Voices from Russia

Wednesday, 13 January 2016

13 January 2016. Tomorrow is the “Old” New Year!

00 To the Old New Year! Russia 130116

To the Old New Year!

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Tomorrow, 14 January, is the Old New Year. No, that’s not a contradiction in terms… it’s 1 January on the Julian Calendar. Therefore, for some Russians, it’s time for ROUND TWO of New Year’s celebrations! We’re in the midst of the Svyatki between Christmas and Epiphany (which is next Tuesday, 19 January). It’s a time to feast, feast, feast… and I, Tyotya Vara, will carve the roast beast!

Pass the jug and cheer… did you really need an excuse to do that?

BMD

Monday, 12 January 2015

12 January 2015. The Russian Holiday Season is Still Goin’ Strong!

00 Sergei Yolkin. Holiday Week, Work Year... 2013

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Today, Monday 12 January, will be the first day back to work for most Russians after the New Year Holiday Break. Therefore, if you read anything in the Western Corporate Media about supposed rules taking effect in Russia… well, there was no one in the offices to put them into effect! What can you say of people so dense and idiotic that they didn’t know that all of Russia was on holiday and that no one was in any office processing ANY applications for ANYTHING? As you well know, it takes awhile to get back up to speed… so, take some reports with a BLOCK of salt.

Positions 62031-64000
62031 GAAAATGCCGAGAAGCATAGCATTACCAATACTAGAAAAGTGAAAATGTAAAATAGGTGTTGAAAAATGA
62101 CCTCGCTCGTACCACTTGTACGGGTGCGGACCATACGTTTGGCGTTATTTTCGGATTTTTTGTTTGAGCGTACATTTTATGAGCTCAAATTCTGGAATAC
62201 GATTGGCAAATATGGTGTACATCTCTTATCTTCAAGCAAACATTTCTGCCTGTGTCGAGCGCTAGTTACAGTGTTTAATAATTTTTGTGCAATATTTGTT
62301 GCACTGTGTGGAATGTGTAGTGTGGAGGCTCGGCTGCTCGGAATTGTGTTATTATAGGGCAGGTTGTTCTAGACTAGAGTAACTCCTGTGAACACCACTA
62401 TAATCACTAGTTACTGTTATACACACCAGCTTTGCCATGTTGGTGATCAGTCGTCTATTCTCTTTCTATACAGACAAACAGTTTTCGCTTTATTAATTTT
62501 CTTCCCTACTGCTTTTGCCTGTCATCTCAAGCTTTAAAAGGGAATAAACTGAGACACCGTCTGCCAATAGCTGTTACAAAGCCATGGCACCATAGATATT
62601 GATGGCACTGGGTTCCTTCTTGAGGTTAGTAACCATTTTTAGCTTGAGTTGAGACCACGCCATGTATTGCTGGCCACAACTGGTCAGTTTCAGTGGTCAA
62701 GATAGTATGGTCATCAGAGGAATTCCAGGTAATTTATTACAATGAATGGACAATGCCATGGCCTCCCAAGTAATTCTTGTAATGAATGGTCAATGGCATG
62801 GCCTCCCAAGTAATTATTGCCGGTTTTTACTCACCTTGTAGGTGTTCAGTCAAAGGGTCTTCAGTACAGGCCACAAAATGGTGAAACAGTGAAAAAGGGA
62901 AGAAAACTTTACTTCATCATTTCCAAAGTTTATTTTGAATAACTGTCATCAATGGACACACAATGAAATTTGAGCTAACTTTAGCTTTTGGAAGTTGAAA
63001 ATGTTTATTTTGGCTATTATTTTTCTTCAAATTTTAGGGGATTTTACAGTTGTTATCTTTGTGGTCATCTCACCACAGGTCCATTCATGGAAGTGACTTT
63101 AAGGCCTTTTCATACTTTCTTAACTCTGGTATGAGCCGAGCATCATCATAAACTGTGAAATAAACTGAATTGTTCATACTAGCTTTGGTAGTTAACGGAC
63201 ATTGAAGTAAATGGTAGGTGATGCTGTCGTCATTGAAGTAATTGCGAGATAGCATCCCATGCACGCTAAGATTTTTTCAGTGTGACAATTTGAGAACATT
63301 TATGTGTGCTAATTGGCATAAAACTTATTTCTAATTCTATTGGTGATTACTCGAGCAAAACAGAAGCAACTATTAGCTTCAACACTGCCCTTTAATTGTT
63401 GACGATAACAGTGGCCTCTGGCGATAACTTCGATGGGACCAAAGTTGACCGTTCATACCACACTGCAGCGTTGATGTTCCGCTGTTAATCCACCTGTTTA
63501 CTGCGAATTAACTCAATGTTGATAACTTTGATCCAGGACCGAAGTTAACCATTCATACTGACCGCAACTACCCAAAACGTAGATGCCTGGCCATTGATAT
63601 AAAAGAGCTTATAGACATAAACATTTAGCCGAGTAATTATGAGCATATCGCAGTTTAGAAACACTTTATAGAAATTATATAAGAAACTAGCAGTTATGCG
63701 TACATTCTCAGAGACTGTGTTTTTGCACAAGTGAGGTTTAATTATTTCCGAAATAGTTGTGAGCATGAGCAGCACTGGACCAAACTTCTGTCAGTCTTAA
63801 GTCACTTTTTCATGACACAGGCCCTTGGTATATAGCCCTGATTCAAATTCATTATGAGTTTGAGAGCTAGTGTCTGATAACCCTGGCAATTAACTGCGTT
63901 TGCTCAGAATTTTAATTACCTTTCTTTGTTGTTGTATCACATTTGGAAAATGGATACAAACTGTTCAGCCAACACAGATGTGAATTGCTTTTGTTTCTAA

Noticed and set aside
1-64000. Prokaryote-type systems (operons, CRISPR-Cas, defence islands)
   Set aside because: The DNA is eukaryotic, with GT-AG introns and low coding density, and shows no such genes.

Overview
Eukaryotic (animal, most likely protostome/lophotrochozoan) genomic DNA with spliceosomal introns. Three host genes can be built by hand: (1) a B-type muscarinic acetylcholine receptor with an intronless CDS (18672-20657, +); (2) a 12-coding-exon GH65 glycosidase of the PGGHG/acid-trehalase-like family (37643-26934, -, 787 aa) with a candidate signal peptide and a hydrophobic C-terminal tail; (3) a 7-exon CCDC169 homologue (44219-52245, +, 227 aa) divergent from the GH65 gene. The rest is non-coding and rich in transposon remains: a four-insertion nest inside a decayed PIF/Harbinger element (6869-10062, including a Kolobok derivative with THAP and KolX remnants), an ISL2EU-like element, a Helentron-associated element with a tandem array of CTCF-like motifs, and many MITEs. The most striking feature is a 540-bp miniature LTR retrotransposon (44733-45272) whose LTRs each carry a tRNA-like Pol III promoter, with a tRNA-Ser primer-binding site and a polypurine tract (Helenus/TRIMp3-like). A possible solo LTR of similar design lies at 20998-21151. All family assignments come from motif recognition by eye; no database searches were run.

Even though people are going back to work, the holiday season isn’t over yet. It starts with St Nicholas Day on 19 December and it ends with Theophany on 19 January. Mind you, in Old Russian peasant culture, the holidays began with the three feastdays of Ss Barbara, Sava, and Nicholas… 4-5 December OS, 17-19 December on the Gregorian calendar. This ushered in the holidays, with Christmas on 25 December OS, New Year on 1 January OS, and Epiphany on 6 January OS (the Svyatki, or “Holy Days” are the period between Christmas and Epiphany, party time after fasting time)… a bit longer than the contemporary celebration. Some country areas still begin with Vavarin Dyen… but not many. Today, some even keep “Old New Year” on 14 January, but these are people who don’t keep the secular celebration on 1 January.

So… the holidays in Russia are going to continue for another week (but folks will be going back to work today)… if you will, pass me the selyodka pod shuboi… I’ll have seconds, if you please…